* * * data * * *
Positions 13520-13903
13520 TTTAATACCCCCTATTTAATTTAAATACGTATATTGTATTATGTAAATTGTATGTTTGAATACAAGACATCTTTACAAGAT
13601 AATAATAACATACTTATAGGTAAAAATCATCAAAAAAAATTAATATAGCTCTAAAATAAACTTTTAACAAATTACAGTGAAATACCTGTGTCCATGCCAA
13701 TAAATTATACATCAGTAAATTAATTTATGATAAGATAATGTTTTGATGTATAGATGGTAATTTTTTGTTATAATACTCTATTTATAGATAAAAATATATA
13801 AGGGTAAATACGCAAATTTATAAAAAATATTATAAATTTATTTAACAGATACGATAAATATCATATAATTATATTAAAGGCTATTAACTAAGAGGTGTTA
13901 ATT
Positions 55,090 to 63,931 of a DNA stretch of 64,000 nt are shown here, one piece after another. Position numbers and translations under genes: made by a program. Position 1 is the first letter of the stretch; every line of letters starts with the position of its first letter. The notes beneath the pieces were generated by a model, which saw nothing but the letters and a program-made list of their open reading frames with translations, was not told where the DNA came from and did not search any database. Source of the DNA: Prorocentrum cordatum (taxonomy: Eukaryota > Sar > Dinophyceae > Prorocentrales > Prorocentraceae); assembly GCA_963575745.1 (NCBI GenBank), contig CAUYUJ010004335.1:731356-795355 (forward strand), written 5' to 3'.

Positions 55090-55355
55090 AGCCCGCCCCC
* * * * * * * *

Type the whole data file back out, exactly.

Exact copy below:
Positions 13520-13903
13520 TTTAATACCCCCTATTTAATTTAAATACGTATATTGTATTATGTAAATTGTATGTTTGAATACAAGACATCTTTACAAGAT
13601 AATAATAACATACTTATAGGTAAAAATCATCAAAAAAAATTAATATAGCTCTAAAATAAACTTTTAACAAATTACAGTGAAATACCTGTGTCCATGCCAA
13701 TAAATTATACATCAGTAAATTAATTTATGATAAGATAATGTTTTGATGTATAGATGGTAATTTTTTGTTATAATACTCTATTTATAGATAAAAATATATA
13801 AGGGTAAATACGCAAATTTATAAAAAATATTATAAATTTATTTAACAGATACGATAAATATCATATAATTATATTAAAGGCTATTAACTAAGAGGTGTTA
13901 ATT
Positions 55,090 to 63,931 of a DNA stretch of 64,000 nt are shown here, one piece after another. Position numbers and translations under genes: made by a program. Position 1 is the first letter of the stretch; every line of letters starts with the position of its first letter. The notes beneath the pieces were generated by a model, which saw nothing but the letters and a program-made list of their open reading frames with translations, was not told where the DNA came from and did not search any database. Source of the DNA: Prorocentrum cordatum (taxonomy: Eukaryota > Sar > Dinophyceae > Prorocentrales > Prorocentraceae); assembly GCA_963575745.1 (NCBI GenBank), contig CAUYUJ010004335.1:731356-795355 (forward strand), written 5' to 3'.

Positions 55090-55355
55090 AGCCCGCCCCC